A recent survey conducted by The Royal Society for Public Health and the charity Young Health Movement in the UK has revealed Instagram as the social media platform having the most detrimental effect on young people’s mental health. The survey took place in early 2017 with 1500 participants ranging between the ages of 14 to 24. The survey asked young people to score how different social media sites (Instagram, Snapchat, Facebook, Twitter and YouTube) had an affect on a list of fourteen health and wellbeing issues from anxiety, depression, loneliness, sleep, bullying and fear of missing out. The recent article by The Independent states “Instagram was listed as having the most negative effect. The photo-uploading platform was found to harm perceptions of body image, increase the fear of missing out and have a detrimental effect on sleep. The platform ranked more favourably in the areas of self-expression, self-identity and community building.”
SOCIAL MEDIA AND ME
Instagram – I am very aware about the content I post and take a great deal in questioning how it will be received, whether it’s the photos or the caption that I am sharing. This does and has taken away the ‘real-time’ aspect and the ease in navigating social media. On the other hand, I try to follow as less people as I can on Instagram and try to make sure that I follow people that are sharing meaningful content and not just lavish lifestyle updates. I enjoy Instagram the most behind Facebook and I believe a large part of that is because it lets me follow and get a glimpse into the life of the celebrities that I religiously follow and admire (mainly Hollywood celebrities).
Snapchat – I joined Snapchat very late and rarely post many snaps. Personally, I do not find my life that exciting to be sharing daily updates of. I believe it can add unnecessary pressure to have an eventful day or a busy lifestyle especially if the other people you follow have that. Whenever I do post snaps, it’s mainly of me in a room lip-syncing to Britney Spears or just infrequent snaps when I am outdoors. As I am not effective when it comes to live-updates I mostly forget about snapchatting when I am out and about.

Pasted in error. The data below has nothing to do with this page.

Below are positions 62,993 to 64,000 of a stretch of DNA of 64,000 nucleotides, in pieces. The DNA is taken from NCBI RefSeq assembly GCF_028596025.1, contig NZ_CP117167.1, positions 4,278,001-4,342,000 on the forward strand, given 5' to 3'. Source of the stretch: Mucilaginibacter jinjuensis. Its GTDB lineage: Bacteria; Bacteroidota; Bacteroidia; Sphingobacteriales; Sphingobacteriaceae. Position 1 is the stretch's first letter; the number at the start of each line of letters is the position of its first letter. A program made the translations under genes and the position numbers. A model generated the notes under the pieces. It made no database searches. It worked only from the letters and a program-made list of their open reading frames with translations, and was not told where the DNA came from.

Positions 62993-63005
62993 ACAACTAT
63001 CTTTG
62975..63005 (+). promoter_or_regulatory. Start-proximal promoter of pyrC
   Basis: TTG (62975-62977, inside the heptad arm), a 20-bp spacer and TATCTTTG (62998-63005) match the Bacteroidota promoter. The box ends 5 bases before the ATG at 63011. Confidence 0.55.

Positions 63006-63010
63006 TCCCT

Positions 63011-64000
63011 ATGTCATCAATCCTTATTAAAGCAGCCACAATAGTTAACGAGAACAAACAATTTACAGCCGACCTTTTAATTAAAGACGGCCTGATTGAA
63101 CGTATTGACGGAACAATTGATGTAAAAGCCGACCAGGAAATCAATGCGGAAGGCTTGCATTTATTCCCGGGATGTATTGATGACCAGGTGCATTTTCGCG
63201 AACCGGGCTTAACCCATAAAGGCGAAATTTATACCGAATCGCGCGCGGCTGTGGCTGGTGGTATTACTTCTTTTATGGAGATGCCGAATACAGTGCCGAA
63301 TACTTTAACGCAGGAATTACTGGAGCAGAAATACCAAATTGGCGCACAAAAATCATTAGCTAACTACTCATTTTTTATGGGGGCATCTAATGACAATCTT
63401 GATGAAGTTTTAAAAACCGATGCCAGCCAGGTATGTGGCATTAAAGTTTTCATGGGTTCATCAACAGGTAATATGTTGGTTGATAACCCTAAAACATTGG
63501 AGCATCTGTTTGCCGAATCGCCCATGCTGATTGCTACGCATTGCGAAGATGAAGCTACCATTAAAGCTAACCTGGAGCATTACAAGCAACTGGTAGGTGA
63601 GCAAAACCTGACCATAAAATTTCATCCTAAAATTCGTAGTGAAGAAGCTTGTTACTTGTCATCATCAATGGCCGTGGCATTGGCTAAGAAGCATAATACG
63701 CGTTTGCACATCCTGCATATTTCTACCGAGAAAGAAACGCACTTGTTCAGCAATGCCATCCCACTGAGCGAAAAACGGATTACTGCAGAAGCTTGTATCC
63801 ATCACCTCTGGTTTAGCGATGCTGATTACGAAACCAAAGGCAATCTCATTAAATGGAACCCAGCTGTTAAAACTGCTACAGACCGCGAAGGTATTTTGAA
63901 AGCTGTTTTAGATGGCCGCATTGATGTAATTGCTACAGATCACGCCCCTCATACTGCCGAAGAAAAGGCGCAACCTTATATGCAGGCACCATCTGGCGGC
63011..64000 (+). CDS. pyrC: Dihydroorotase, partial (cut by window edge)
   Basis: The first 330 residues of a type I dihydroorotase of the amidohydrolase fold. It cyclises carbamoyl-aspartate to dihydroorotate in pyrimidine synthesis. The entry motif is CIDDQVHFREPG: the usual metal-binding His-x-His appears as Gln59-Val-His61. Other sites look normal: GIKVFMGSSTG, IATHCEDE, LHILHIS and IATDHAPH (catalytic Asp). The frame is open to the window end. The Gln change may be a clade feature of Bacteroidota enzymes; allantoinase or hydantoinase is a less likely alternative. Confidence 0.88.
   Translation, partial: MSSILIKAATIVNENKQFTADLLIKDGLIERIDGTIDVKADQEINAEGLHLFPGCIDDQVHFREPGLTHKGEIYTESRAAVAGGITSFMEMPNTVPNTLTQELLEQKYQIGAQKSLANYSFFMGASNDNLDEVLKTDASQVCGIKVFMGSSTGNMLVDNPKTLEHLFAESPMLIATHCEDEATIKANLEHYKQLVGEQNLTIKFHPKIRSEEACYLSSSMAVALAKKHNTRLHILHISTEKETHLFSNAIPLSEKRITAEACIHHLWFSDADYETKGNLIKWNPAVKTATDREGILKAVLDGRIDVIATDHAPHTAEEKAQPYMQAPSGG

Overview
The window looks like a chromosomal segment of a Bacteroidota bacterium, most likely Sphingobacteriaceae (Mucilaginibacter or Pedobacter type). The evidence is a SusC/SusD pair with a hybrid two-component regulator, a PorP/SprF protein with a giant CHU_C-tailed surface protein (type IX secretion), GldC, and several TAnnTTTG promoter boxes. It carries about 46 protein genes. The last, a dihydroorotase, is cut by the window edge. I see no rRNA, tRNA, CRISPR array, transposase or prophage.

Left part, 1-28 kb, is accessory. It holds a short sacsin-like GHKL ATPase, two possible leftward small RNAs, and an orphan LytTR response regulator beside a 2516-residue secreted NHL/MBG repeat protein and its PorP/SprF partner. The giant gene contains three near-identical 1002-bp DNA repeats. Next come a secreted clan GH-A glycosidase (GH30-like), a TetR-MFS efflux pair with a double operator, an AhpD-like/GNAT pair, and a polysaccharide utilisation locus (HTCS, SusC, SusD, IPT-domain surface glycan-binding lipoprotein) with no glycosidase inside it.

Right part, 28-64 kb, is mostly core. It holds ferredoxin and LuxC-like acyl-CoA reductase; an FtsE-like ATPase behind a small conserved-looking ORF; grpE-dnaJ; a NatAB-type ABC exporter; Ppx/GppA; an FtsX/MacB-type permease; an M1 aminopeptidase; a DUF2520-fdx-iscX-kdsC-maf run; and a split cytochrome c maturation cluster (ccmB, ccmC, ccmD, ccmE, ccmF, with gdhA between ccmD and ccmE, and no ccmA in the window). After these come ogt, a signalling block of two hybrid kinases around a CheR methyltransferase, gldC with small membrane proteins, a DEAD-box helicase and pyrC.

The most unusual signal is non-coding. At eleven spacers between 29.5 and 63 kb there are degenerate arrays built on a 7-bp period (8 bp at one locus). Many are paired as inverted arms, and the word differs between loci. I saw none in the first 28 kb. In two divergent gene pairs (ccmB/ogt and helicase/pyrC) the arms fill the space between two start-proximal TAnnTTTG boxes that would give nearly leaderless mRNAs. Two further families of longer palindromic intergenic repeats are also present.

Facebook – I love Facebook as at the end of the day, it’s the place where I get to see what is trending, what people are reading and watching. I enjoy seeing updates of friends, whether it’s family photos, holiday photos, relationship or their new luxury purchase etc, however certain motivational statuses or posters and captions have irked me in the past. I feel that everyone, including myself, am at a different point in my life and we have our own pace and long-term plans and reading such posts indirectly add pressure. It has made me compare myself to others and at times, there’s a want to shut yourself down or in the case of Facebook, to deactivate my profile.
YouTube – I used to love YouTube. Especially when I used to make YouTube videos back in 2007-8. To me it was a platform to express yourself and no matter how people resisted what I expressed, it helped me to become a stronger person. I watch a lot of different videos on YouTube, mainly interviews, travel videos and videos that focus around few people that I follow.
Lastly, how you do social media is hugely influenced by who you follow and who you have on your list of friends. For some it’s fun to be a different person online, to project a life or a lifestyle that’s far beyond your reality but personally for me, at times it’s a struggle to manage expectations. In a way you’re not accessible but at the same time, you’re super accessible. Having a core group of friends in reality is so important and spending more time on friendship and with a different variety of people in reality is far more important.
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